True, this particular edition is very much a “Civil War II” tie-in, which relies heavily upon events as depicted by writer Brian Michael Bendis in the crossover’s own limited mini-series, and resultantly finds the super-soldier deeply troubled by the “new inhuman who can see the future” because he can “expose Steve’s secret [that he works for the Red Skull] at any moment.” But that shouldn’t mean that the book’s author can automatically assume its audience knows precisely what is taking place elsewhere within the ‘Marvel Universe’, and therefore comprehend why the titular character is pencilled by Javier Pina one moment fighting some unseen enemy alongside Star Lord in The Triskelion, and then in the next panel drawn paternally speaking to a partially-masked Miles Morales, and suggesting that the distraught Spider-Man “go home.”

Fortunately, Spencer does at least repeatedly return to the super-hero’s altered past when as a boy Elisa Sinclair abducted him from his murdered mother’s side and subsequently had the infant indoctrinated by Doctor Sebastian Fenhoff. Gaunt-faced, deeply unhappy, and yet admirably strong-willed, as well as imbued with “considerable academic ability… in areas of problem solving and strategy”, the ‘undersized asthmatic’s attempts to survive an encounter with murderous sharp-toothed hounds, a momentarily tense confrontation with the formidable Kraken, and being kept locked in a dingy-looking cell, all prove welcome returns to this title’s familiar, long-term story-arc of Steve somehow graduating from “a school that trained Hydra soldiers" in the Late Twenties.
Writer: Nick Spencer, Penciler: Javier Pina, and Color Artist: Rachelle Rosenberg

Tuesday, 18 April 2017

Star Wars: The Force Awakens #6 - Marvel Comics

Having literally romped through Han Solo’s infiltration of the First Order’s headquarters in its previous instalment, those 33,455 followers still purchasing this motion picture adaption, must surely have been wondering just how Chuck Wendig was going to populate a twenty-two page periodical when so little of J.J. Abrahams’ ‘silver screen’ story remained to be told. Perhaps predictably the answer was simple, the Pennsylvania-born writer would just draw out Kylo Ren and Rey’s lightsaber battle for as long as Luke Ross’ artistic talent allowed, and pad out the rest of the publication with plenty of wordless X-Wing battle sequences as Black Leader ‘gives the target everything he’s got’…   

Unsurprisingly, such an unimaginative approach to the narrative for Issue Six of “Star Wars: The Force Awakens” badly slows down what should have unquestionably been the most exciting element of this mini-series' cataclysmic conclusion, and so rather than racing headlong through the trenches of Starkiller Base in an S-foiled Starfighter, or following Finn’s pulse-pounding confrontation with the dead smuggler’s treacherous son, much of this comic’s pace is instead bogged down with numerous poor-pencilled panels depicting the likes of Chewbacca repeatedly firing his bowcaster at Snoke’s protégé or holding, and then triggering, the detonation activator to a plethora of explosive devices dotted about the First Order’s facility; “It isn’t working! What do we do?”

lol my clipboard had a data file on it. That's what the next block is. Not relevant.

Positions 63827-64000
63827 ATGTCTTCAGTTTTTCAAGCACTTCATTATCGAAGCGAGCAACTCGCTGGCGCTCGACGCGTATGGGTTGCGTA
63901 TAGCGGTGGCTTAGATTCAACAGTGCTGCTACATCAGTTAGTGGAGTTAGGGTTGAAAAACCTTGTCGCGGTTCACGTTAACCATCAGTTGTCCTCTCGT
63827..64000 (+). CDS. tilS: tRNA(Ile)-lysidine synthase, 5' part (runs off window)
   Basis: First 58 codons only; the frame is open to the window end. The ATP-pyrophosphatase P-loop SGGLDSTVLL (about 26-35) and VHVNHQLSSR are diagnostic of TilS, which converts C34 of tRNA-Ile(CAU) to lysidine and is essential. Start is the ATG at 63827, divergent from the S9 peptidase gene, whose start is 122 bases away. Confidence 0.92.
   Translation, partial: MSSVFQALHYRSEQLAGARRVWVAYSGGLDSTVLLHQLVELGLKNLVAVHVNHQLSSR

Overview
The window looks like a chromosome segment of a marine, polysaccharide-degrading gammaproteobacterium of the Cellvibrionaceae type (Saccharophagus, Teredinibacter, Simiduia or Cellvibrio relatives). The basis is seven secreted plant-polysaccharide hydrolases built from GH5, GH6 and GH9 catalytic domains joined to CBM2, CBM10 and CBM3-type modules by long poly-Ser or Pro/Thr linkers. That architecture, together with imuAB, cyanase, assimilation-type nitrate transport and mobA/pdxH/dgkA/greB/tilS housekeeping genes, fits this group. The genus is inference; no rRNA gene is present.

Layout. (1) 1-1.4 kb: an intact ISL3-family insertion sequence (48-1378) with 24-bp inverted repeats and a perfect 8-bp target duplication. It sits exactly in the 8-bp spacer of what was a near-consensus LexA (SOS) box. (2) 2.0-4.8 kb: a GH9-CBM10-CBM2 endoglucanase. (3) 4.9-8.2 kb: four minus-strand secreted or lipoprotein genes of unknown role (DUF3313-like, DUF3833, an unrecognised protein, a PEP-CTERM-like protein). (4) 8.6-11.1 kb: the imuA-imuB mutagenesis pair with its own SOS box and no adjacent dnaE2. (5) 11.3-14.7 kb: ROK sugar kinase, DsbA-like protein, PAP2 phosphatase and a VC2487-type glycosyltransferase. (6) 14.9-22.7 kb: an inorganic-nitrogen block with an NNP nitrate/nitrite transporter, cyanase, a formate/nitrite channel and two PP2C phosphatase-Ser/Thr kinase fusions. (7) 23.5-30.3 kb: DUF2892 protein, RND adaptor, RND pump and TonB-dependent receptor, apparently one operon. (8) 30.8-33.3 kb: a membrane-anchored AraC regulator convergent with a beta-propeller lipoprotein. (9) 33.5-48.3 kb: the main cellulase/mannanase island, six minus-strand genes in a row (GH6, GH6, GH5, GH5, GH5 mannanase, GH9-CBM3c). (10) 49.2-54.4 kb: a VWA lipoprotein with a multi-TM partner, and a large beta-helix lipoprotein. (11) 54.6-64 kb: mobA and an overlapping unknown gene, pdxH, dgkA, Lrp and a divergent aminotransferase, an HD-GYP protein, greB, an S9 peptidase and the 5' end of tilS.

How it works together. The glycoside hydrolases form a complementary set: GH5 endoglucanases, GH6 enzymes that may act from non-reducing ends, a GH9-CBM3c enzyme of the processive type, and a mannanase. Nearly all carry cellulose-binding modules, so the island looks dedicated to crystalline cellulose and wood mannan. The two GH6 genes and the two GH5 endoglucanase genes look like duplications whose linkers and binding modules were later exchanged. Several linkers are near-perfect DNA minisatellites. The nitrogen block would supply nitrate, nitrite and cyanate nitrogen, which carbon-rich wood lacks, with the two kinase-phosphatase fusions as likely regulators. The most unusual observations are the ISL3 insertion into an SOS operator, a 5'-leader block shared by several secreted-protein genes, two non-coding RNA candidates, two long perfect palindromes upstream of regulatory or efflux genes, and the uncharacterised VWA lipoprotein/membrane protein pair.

To make matters worse though, despite this edition’s evident desperate need for additional material, the “Star Wars” novelist still fails to provide any extra insight into the events taking place, and arguably (once again) squanders the perfect opportunity to include at least one of the cinematic release's ‘deleted scenes’, such as Finn and the Jakku scavenger’s desperate flight from Solo’s death scene on board a stormtrooper skimmer. Indeed, there’s even the odd feeling that every now and then Wendig still feels he’s somehow running out of room, and subsequently his script seemingly omits important facts like Poe Dameron spotting an opportunity to fly straight inside the enemy oscillator in order to destroy it, General Hux realising “the fuel cells have ruptured” before facing his Supreme Leader, and Rey tapping into the Light Side of the Force in order to steel herself during her duel with Ren.
Writer: Chuck Wendig, Artist: Luke Ross, and Colorist: Frank Martin

Monday, 17 April 2017

Conan The Slayer #7 - Dark Horse Comics

CONAN THE SLAYER No. 7, March 2017
Considering that at the start of this twenty-two page periodical Cullen Bunn reaffirms that as a result of “their former [dead] leader’s intervention” during an attack by Turanian assassins, the titular character has become the horse-riding Kozaks new hetman, the GLAAD Media Award-winner’s swashbuckling sea-based script for Issue Seven of “Conan The Slayer” arguably makes absolutely no sense whatsoever. Indeed, in many ways this particular tale, initially situated within the cursed ruins of an ancient island and then later entirely focused upon two sea-faring vessels sailing across the Vilayet Sea, would seem far more in keeping with the Cimmerian’s time alongside “his demon Queen of the Black Coast” than during his tenure championing Taraslan’s tent-dwelling, desert raiders.

Admittedly, this opening instalment of “The Devil In Iron” story-arc does seemingly appear to fit in quite well as a forerunner to the 1934 Robert E. Howard penned adventure of the same name, by depicting the well-muscled barbarian once again turning his hand to the grim “business of killing Turanians” and looting their ships. But even if this publication’s audience are appreciative of the tale acting as a sort of prelude to “one of the [franchise’s] original stories”, it is hard to imagine many were particularly enthralled by its somewhat simplistically contrived plot of having the former pirate battling a silverback gorilla, who just happened to have “lived as a caged novelty” below decks.

In fact, in many ways the “Superstar” writer’s narrative is painfully unremarkable, and brings absolutely nothing new to the leather-booted adventurer’s party, except perhaps Conan’s melancholic acceptance that the formidably-sized royal pet should simply be allowed to escape its captivity by drowning, just because he feels “the beast has suffered enough.” Certainly, the Cimmerian has been seen many times before battling the savagely dangerous inhabitants of the natural world and triumphantly leading boarding actions against a well-armed foe; “You seem to know your way around a ship. Have you sailed before..?”